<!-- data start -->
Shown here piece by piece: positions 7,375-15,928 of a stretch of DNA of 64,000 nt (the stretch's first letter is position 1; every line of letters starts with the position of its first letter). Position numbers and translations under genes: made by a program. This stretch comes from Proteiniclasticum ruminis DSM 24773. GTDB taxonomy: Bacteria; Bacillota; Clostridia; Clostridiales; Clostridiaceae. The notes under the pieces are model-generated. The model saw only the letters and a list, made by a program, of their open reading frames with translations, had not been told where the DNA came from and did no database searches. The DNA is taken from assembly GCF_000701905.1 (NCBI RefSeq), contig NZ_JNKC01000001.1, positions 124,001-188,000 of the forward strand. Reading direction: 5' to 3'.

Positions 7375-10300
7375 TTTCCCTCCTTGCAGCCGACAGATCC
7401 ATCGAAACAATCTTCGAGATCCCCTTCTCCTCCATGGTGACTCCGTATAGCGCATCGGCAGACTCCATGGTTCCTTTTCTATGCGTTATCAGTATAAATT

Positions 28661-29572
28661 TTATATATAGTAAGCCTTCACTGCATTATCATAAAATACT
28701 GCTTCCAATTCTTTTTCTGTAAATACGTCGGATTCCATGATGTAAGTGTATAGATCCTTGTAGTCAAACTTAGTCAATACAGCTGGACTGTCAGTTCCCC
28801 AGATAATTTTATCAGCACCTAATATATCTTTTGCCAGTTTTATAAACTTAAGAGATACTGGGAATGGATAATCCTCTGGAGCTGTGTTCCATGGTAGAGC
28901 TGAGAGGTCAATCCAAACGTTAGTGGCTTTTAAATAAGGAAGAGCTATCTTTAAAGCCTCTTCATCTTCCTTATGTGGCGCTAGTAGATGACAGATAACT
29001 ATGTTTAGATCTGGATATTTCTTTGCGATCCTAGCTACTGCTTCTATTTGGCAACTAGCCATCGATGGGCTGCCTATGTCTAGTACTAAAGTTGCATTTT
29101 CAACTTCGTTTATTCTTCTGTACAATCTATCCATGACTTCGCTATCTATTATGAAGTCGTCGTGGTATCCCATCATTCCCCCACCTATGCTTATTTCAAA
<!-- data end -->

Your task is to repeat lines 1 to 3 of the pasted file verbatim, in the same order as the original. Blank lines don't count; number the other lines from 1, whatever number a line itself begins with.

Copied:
Shown here piece by piece: positions 7,375-15,928 of a stretch of DNA of 64,000 nt (the stretch's first letter is position 1; every line of letters starts with the position of its first letter). Position numbers and translations under genes: made by a program. This stretch comes from Proteiniclasticum ruminis DSM 24773. GTDB taxonomy: Bacteria; Bacillota; Clostridia; Clostridiales; Clostridiaceae. The notes under the pieces are model-generated. The model saw only the letters and a list, made by a program, of their open reading frames with translations, had not been told where the DNA came from and did no database searches. The DNA is taken from assembly GCF_000701905.1 (NCBI RefSeq), contig NZ_JNKC01000001.1, positions 124,001-188,000 of the forward strand. Reading direction: 5' to 3'.

Positions 7375-10300
7375 TTTCCCTCCTTGCAGCCGACAGATCC